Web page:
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  2. Wow! This book sounds like it was an intense emotional experience. Everytime I read a book set in this era I have to take a few days off of reading just to recover, but they are important books that we need to read to remind ourselves of the horrors in our history.

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    1. I couldn't agree more Nick, we definitely need to make sure this time isn't forgotten about or glossed over.

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  3. What a fantastic review Kindlemom and WWII fiction especially those based on facts especially as Nazi prisoners do that for me too. Exceptional review xo

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    1. Thanks so much Debbie and I agree, I love books from this era, they are so hard to read but so powerful too.

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  4. I can totally imagine what you mean by I loved this, I hated this. Those are some of the best reads though!

    -Lauren
    www.shootingstarsmag.net

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    1. They really are. Those always bring out the emotions.

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  5. The third rave review for the day. I will have to add this to my TBR.

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    1. It definitely deserves all the great reviews!

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  6. Wow! Books on this topic and time period are always tough for me to read. I've visited several of the former camps in Poland, so that only adds to the harsh reality for me. This one sounds so haunting and powerful.

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    1. I can only imagine what that would be like. Emotional for sure!!

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  7. This sounds outstanding! I am always fascinated and horrified by what happened during World War II and the Holocaust. I can understand being equally horrified and riveted by this story! Fantastic Review Ali!

    Lindy@ A Bookish Escape

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    1. It really was so devastating with all that happened.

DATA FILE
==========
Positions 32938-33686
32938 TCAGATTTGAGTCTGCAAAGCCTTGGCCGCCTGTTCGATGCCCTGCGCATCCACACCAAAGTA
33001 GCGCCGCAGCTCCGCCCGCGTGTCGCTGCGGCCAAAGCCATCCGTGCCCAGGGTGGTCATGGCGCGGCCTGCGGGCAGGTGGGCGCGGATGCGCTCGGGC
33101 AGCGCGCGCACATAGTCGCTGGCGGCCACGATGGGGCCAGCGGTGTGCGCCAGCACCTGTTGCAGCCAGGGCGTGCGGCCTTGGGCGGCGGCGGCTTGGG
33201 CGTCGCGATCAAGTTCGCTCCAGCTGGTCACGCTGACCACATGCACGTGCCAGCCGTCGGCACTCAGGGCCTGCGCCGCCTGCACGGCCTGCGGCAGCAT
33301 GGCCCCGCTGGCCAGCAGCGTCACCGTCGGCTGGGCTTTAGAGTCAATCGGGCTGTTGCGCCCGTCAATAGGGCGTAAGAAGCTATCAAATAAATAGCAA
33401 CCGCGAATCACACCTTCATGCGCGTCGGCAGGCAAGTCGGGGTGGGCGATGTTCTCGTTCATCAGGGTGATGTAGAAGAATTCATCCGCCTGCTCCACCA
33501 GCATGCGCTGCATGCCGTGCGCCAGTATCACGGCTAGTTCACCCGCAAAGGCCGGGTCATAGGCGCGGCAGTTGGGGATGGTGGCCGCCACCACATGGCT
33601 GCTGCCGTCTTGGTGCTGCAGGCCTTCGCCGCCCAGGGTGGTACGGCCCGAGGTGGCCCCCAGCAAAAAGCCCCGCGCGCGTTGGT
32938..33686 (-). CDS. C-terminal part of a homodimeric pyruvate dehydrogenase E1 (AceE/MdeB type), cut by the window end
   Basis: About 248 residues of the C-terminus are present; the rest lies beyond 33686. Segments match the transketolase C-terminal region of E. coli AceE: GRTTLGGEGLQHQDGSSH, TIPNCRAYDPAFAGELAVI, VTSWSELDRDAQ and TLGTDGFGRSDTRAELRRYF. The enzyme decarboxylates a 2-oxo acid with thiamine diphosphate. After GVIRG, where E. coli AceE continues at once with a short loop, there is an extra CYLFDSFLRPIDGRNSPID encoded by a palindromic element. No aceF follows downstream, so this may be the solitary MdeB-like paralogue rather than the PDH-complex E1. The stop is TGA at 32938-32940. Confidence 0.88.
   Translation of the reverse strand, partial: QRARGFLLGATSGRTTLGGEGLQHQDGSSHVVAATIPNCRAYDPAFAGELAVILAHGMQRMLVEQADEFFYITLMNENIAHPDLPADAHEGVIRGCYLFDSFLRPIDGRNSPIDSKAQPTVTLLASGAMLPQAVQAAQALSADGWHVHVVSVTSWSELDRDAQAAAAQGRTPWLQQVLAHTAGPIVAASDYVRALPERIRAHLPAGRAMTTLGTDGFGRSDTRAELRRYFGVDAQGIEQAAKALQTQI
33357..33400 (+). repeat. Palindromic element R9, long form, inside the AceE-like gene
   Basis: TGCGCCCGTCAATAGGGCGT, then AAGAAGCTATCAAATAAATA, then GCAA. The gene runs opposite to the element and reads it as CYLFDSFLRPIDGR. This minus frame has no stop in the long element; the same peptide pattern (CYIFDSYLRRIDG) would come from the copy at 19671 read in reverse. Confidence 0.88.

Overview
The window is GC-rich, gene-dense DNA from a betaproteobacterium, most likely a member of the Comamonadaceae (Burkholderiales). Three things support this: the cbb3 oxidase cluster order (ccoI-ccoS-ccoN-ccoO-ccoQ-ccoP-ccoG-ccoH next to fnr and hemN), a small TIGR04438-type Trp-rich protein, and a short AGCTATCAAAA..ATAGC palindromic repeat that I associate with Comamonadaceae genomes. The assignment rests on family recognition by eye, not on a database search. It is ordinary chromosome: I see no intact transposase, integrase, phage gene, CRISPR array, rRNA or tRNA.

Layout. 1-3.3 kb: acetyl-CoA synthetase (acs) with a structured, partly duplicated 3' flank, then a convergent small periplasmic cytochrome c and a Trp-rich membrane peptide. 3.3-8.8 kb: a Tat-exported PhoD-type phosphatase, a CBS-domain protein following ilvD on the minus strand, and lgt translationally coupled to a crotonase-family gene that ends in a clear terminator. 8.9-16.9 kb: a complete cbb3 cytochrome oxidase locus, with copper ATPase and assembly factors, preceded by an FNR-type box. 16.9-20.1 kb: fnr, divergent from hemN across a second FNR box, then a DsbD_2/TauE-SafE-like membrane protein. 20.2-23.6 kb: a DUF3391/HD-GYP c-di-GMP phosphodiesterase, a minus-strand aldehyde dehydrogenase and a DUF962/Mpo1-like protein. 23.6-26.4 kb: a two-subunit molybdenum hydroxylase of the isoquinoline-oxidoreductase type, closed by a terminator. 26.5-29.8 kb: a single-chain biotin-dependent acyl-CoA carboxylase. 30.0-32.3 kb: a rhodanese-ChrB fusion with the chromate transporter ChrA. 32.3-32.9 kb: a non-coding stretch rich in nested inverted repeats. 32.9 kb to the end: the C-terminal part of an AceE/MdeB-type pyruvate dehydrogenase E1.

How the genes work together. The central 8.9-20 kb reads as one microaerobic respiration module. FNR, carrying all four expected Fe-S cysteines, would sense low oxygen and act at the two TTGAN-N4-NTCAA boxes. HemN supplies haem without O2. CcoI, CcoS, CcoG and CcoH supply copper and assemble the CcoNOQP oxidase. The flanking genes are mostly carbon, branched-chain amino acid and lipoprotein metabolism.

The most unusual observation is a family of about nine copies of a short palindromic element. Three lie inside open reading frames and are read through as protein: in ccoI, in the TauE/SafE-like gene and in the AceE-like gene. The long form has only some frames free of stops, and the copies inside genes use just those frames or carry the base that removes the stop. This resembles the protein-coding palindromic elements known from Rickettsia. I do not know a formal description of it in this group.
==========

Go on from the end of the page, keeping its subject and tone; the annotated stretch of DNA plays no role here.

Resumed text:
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  8. Oh this sounds really good. I like it when a WWII story can really inspire! I do think we need to be reminded of the horrors, as awful as they are, especially since the generations pass and maybe people might forget. Horrifying to read about but so important too...

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  9. Oh it looks well done for this one

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  10. This sounds heartbreaking! It's hard to look back on those times and not cringe with all the horrors these people went through. I still can't believe humans are capable of such horrors, but sadly it still happens today. Glad to hear you enjoyed this one.

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    1. I think that is the saddest part, that things like this are still happening.

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  11. Wow, sounds like this book evoked some huge emotions from you.

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  12. We haven't been reading any of the same books this month! I felt like for a while there, you were reading everything I was, just a week or so ahead of me. :) I'm not sure if this one would be a good fit for me, but I love it when books make me emotional. It means I'm invested in the characters and their story.

    Lindsi @ Do You Dog-ear? 💬

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    1. I know it is so weird although to be fair, I might still be. I just haven't been blogging a lot of reviews, just posting a lot of them on Amazon and Goodreads instead. I've gotten lazy.